Monster in Law marks Jane Fonda’s return to the big screen after a fifteen year absence and Jennifer Lopez’s return to film after the Bennifer debacle. Monster in Law tells the story of Viola (Fonda) a Barbara Walters-esque reporter who loses her job to a young, blonde skinny Minnie who she thought was there to fetch her coffee. Upon learning this news she has an on air breakdown and after some time in a psyche hospital she leaves only to learn that her only child Kevin (Michael Vartan) is going to marry some girl (Lopez) that she has never met. At this point hijinks ensue (think Meet the Parents with the women at each other’s throats instead of the men) and an all out war erupts between Fonda and Lopez with Vartan’s character remaining completely clueless. I was under the impression this was supposed to be a comedy, except someone forgot to tell Anya Kochoff that when writing a comedy script the jokes should occur throughout the entire movie not just the last half hour or instead of a comedy you end up with a bumbling mess that makes you cringe instead of laugh and leaves you wondering how Klute’s Bree Daniel and yes, how even the Wedding Planner chose this as their comeback film.
In Jane’s defense she did the best she could with the script she had. It is hard to make Lemonade with rotten lemons, and that is just what this script is…rotten. The jokes were played out and unfunny and even the usually funny Wanda Sykes couldn’t save this stinker. Also, Fonda just isn’t suited to physical comedy. She tried: there were all the requisite falls, slaps and over exaggerated reactions but none of it played well. When I was supposed to be laughing I shuddered thinking, “Wow, could this possible get any worse?” Fonda’s role would have been more suited to a Streisand, a Midler or a Streep, they would have that aging, vindictive diva role down and might have been able to save the film, I stress the might.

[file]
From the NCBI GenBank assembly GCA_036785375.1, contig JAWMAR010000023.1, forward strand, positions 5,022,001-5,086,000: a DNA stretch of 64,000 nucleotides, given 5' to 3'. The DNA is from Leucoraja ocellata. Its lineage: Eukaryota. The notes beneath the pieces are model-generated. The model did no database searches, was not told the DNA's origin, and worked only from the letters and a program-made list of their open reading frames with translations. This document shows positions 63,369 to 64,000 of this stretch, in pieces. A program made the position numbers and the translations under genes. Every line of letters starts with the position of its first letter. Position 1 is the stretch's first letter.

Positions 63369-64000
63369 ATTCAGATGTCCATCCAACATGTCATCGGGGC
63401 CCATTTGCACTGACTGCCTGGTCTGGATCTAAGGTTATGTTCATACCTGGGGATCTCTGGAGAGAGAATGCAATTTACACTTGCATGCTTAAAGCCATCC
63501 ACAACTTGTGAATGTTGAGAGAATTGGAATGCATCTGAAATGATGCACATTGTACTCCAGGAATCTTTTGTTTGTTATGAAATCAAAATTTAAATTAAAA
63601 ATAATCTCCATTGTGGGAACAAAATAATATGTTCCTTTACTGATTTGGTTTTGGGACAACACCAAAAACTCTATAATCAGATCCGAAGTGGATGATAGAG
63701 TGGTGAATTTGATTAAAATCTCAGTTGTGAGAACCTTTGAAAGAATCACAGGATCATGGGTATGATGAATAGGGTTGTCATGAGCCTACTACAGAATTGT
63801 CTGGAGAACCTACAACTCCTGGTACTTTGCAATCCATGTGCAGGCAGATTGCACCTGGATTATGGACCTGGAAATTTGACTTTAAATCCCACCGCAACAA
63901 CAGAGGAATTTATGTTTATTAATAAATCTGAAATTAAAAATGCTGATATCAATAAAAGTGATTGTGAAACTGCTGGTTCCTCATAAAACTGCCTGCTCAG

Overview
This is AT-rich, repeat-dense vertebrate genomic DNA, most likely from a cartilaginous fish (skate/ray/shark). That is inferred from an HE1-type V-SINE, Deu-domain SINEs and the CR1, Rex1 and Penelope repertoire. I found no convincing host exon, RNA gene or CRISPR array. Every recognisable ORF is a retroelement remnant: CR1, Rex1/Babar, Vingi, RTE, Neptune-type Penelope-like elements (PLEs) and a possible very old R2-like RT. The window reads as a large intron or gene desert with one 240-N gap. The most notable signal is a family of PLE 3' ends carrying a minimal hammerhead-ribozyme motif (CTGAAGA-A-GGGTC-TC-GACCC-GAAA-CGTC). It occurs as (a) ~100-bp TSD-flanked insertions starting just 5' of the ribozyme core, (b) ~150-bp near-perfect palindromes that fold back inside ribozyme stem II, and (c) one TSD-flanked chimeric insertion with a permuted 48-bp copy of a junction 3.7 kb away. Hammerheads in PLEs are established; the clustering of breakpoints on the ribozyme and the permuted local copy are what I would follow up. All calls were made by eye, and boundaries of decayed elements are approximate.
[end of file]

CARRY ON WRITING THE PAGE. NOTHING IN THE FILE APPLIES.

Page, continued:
Fonda wasn’t the only one cast badly. Jennifer Lopez as the sweet, innocent, underachieving, slightly dimwitted and very naïve Charlie was about as believable as Ben Affleck saying “I do.” The scene where she was gushing about the importance of marriage and how her marriage to Greg was going to be the most important day of her life was one of the few funny moments in the movie, even though it wasn’t scripted to be so. You just can’t sell Lopez as the gushing, sweet, anti-diva Charlie. It’s just not possible. Let’s face it, we’ve seen too many marriages, too many divorces, heck too many engagement rings and this is the same woman who purportedly had an all white clause in her rider and if it wasn’t fulfilled all hell broke loose…sweet and innocent, I think not.
And poor Michael Vartan. I guess he was just happy to have a starring role in a movie so it didn’t matter to him that he was little more then a glorified prop, a well dressed extra, a poor excuse to propel this sorry excuse for a plot along for the 102 minutes it bumbled across the screen. Vartan had very few lines, those he had were just plain bad and he then was unceremoniously dismissed for two-thirds of the movie just so Fonda and Lopez could go at each other without him being present. The movie could have really gone on without him. As it was it was quite easy to forget that he existed or that he was even the reason why of all the shenanigans in the movie were happening to begin with.
Believe it or not Monster in Law wasn’t all bad. About two thirds in something amazing happened: thanks to a doctor who was really a waiter, a bowl of gravy and a really bad allergic reaction to nuts I had my first real laugh of the movie. Also, watching Fonda squirm as her mother in law played by Elaine Stritch, shows up was priceless. Those scenes were the best acted and best scripted scenes of the entire film. They almost made the movie worth watching.
All in all stay away. Monster in Law isn’t worth your time or money. Seeing Jane Fonda back on the big screen was nice but I really wish she would have chosen a better vehicle to make her long awaited comeback.